US Pharm. 2019;44(7):Epub.
According to the Healthy People 2020 initiative, health disparities exist in certain educational aspects of asthma care. Current data revealed that only 12.1% of asthma patients receive formal education about the disease from their healthcare provider (HCP). There was a large disparity in asthma-related education between patients with advanced degrees and patients with some college education (20.8% vs. 10.7%). Marginally more asthma patients without disabilities than those with disabilities (12.9% vs. 11.9%) received formal asthma-related education. A disparity between types of health insurance coverage was evident between adults with public health insurance and adults who were uninsured (13.7% vs. 9.8%).
Patient Concern and HCP Advice: A small number of adult patients (14.4%) asked their HCP if their asthma was work-related, and 16.2% of males versus 13.6% of females voiced this concern. Patients with less than a high school education more frequently asked this question compared with patients with a 4-year college degree (19.5% vs. 13.8%). Patients who were uninsured expressed more concern than those who were covered by public health insurance (15.4% vs. 9.8%). Nearly one-half of asthma patients were advised by their HCP to make adjustments in their home, school, or work environments to reduce exposure to irritants or allergens to which they were sensitive.
Asthma-Management Plans: The National Asthma Education and Prevention Program (NAEPP) has published guidelines on asthma management, including patient education, written plans, and follow-up medical visits. Approximately 33% of asthma patients received an appropriate written asthma-management plan. More than three of every five asthma patients received education about appropriate response to an episode—including recognizing early signs and symptoms and monitoring peak-flow results according to NAEPP guidelines—from their HCP. Nearly 58% of asthma patients had at least one routine follow-up medical visit, with visits made by marginally more females than males (57.5% vs. 56.6%). A disparity existed across educational levels in asthma patients, with those who had less than a high school education making more HCP visits than those who had an associate degree (55.7% vs. 48.8%).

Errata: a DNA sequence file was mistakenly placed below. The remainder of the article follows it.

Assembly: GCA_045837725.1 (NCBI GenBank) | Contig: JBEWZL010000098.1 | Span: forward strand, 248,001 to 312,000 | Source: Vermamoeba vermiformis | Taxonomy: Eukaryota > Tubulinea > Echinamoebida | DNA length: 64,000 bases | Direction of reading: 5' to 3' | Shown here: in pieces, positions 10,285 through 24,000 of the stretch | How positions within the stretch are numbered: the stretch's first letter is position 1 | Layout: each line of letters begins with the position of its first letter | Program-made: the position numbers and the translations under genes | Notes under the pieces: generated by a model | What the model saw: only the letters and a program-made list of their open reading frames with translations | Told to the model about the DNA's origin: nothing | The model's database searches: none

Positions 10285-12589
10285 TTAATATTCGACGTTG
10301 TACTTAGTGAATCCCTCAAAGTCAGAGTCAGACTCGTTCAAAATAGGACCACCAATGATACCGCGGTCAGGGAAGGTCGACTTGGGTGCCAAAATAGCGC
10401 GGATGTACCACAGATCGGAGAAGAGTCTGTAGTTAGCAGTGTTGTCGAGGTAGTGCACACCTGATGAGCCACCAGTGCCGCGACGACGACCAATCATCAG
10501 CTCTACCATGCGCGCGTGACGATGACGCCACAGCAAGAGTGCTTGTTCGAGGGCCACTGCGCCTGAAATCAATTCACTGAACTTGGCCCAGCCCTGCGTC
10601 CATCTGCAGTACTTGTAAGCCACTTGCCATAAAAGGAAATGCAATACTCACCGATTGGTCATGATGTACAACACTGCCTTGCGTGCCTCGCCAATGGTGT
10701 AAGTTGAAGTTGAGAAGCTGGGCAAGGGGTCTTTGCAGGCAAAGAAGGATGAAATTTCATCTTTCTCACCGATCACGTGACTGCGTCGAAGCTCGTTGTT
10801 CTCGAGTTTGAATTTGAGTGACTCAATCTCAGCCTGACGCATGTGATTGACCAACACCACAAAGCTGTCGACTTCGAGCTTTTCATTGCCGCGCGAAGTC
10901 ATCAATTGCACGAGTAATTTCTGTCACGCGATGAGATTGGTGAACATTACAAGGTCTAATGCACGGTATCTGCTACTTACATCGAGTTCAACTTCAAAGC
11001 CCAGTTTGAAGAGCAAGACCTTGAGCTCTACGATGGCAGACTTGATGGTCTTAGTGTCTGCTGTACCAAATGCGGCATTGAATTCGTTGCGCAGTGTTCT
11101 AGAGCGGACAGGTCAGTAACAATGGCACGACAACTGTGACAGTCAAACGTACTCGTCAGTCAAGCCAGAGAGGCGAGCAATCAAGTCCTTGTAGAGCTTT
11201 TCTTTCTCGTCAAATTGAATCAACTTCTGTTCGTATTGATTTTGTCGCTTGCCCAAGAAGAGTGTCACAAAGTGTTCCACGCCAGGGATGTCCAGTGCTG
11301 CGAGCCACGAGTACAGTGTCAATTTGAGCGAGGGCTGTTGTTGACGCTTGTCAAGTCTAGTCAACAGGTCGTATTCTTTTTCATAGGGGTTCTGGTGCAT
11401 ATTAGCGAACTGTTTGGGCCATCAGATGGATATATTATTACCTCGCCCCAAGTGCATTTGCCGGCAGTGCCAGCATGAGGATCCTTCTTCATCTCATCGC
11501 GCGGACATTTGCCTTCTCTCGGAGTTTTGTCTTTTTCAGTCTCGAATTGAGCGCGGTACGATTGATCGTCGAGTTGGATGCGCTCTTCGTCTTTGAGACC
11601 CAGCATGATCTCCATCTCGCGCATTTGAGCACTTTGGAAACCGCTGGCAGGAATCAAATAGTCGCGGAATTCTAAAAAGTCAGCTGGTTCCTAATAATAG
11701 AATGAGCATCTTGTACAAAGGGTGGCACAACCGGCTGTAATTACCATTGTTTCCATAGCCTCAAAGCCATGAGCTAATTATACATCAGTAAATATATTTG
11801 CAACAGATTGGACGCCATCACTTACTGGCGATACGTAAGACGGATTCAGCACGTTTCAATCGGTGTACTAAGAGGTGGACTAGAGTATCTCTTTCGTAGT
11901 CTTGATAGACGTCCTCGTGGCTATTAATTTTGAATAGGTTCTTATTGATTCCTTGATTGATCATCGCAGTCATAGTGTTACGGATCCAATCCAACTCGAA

Instructions on Inhaler Use: Most asthma patients (95.9%) received instructions on inhaler use, and most lived in a metropolitan area (96.4%). Adult asthma patients with private insurance more often received such instructions compared with those with public insurance (96.8% vs. 93.4%). More patients aged 18 to 44 years than those aged 45 to 64 years (96.3% vs. 94.9%) received instructions. Asthma patients with less than a high school education were less likely than those with a high school education to receive instructions (93.3% vs. 96.3%).
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